Why 35mm film is a 36mm Sensor
Created: 08.09.2016 | Updated: 27.10.2016
The ratio of images is an interesting field and there are a lot of discussions about it. But my original questions was simply why we are talking about 35mm film and why full frame sensors are 36mm x 24mm.
First Things First - 35mm film
First of all we have to figure out why there is 35mm film and why it is called 35mm?
To make a looong story short let's start with our famous inventor Thomas A. Edision
In 1887 the priest Hannibal Goodwin invented the nitrocellulose film
- the first transparent, flexible film
available. He did it to present his images for biblical teachings. But that's another story.
Edision realized that flexible film is great for motion pictures and created the Kinetoscope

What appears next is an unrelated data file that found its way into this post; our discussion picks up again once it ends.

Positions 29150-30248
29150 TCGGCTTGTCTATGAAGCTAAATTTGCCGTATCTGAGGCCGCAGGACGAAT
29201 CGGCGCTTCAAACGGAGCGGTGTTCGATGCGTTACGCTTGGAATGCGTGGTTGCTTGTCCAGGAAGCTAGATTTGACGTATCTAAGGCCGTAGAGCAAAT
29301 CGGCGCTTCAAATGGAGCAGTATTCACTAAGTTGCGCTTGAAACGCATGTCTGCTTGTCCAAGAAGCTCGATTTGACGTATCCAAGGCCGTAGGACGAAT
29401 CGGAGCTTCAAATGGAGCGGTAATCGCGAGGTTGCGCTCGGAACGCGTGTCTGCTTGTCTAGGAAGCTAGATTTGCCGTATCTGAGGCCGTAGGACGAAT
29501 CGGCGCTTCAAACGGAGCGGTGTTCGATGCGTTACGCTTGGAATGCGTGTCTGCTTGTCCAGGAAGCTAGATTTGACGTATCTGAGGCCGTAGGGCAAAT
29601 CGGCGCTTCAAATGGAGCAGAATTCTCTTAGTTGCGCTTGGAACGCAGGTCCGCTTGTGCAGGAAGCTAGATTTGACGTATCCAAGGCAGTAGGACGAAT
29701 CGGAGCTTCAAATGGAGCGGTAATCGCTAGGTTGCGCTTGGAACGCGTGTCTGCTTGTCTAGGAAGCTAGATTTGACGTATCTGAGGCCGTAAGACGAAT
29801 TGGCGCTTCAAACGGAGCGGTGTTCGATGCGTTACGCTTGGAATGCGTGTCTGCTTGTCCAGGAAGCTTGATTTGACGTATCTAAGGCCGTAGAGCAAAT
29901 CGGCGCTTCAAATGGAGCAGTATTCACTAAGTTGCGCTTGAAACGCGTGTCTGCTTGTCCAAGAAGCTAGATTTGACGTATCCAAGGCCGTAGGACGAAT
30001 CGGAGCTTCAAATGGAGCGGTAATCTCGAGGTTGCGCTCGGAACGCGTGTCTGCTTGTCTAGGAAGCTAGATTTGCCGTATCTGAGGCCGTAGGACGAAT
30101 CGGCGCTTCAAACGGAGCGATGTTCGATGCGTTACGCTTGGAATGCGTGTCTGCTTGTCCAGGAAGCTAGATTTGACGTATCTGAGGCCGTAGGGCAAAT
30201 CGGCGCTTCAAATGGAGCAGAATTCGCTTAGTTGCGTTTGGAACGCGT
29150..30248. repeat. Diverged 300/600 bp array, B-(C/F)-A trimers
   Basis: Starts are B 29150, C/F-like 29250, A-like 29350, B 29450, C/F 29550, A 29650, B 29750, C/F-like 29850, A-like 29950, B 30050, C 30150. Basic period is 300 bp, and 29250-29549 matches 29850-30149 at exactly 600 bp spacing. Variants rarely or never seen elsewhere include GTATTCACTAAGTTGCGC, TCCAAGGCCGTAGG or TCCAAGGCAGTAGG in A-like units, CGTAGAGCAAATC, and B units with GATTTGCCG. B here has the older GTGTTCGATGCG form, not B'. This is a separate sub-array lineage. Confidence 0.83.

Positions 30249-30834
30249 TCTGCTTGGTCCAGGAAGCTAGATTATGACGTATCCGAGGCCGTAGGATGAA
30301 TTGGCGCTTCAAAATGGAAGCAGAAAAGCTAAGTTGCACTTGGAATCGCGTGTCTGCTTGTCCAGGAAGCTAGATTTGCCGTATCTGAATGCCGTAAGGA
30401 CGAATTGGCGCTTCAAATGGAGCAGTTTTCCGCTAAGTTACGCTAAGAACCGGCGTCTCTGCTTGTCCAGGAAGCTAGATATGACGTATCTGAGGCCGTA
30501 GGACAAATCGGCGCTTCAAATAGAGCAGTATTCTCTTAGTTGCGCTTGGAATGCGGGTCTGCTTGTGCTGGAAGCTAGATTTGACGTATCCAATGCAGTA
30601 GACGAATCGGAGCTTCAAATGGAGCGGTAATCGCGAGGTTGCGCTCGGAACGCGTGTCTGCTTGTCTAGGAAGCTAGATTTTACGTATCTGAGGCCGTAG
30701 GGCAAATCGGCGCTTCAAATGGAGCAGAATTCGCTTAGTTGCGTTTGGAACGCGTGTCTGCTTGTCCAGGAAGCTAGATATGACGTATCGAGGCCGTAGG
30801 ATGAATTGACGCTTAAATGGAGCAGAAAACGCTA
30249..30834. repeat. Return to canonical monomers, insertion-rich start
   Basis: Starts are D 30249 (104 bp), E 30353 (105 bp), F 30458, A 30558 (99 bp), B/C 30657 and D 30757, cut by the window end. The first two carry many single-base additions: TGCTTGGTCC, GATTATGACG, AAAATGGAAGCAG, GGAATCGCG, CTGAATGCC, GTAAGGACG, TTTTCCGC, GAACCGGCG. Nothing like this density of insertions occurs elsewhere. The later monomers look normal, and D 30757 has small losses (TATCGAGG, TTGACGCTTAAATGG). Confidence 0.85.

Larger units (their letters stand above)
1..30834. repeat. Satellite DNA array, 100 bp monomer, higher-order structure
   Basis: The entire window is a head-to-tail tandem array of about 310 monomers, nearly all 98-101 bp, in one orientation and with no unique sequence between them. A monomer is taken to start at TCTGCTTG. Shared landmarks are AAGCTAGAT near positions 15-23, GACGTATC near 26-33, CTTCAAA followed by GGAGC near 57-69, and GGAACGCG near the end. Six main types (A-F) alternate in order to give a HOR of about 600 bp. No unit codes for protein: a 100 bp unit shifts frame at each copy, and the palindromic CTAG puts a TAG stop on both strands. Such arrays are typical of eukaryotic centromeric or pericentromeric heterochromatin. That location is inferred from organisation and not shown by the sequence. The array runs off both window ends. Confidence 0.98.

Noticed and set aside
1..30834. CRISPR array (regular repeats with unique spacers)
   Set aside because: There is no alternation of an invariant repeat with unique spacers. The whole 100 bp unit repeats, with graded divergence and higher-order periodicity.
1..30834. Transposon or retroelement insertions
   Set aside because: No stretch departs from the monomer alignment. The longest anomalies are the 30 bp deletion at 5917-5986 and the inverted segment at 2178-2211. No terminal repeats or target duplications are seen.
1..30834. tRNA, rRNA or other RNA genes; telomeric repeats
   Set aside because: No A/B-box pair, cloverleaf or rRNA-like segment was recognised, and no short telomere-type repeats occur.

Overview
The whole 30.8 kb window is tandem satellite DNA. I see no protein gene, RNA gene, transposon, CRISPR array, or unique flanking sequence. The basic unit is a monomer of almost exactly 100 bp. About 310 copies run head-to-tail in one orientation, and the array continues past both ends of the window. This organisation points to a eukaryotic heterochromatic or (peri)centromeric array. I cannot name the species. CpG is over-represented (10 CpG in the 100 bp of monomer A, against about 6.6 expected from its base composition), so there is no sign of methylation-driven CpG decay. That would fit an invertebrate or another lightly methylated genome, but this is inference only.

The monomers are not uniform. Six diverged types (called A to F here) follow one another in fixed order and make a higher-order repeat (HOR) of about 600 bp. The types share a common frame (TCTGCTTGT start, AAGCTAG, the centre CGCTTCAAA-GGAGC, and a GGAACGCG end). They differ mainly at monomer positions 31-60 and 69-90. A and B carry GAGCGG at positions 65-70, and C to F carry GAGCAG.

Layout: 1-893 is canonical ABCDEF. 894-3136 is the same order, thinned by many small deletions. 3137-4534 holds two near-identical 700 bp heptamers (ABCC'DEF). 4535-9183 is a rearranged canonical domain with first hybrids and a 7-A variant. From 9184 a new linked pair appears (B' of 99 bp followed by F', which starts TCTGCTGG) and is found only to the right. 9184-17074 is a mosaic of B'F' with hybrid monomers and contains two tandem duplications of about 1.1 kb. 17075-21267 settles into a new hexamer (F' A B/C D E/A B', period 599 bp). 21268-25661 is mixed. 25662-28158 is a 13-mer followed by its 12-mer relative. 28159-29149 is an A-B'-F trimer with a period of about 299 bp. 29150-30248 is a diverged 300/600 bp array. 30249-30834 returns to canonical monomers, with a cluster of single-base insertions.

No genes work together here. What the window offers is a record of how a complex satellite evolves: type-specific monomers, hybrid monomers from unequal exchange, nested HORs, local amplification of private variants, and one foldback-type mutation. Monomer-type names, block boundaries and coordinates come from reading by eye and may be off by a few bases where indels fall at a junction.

- a kind of loop film system for one person.
In this device he used film with a maximum of 35mm width and had to cut the delivered film (70mm) into half to fit his Kinetoscope. After some time the film supplier delivered the film already cutted to the specifications of Edison.
Like usual, Edision claimed a patent for his 35mm film and it pretty soon became the predominant standard
after he founded the Motion Picture Patents Company.
By the way, the 35mm film format was introduced into photography
later on - 1913 but became popular with the Leica camera in 1925.
So here we go, we have 35mm film - even used for photography.
Why DSLRs use a 36mm Sensor for 35mm Film?
When looking at the 35mm film above you realize that the width of the film is 35mm. You have to remove the perforation on each side (around 5mm) and get a frame of 24mm. Taking the frame aspect ratio of 1.5 (3:2)
you end up with a frame of 36mm x 24mm
Why DSLRs use a different aspect ratio than digital compact cameras?
DSLRs are coming out of the still photography history and employ the ratio from 35mm film - 3:2.
Digital compact cameras have been designed to match the computer display aspect ratios - 4:3 at the early times (VGA, SVGA, XGA).
35mm film on Wikipedia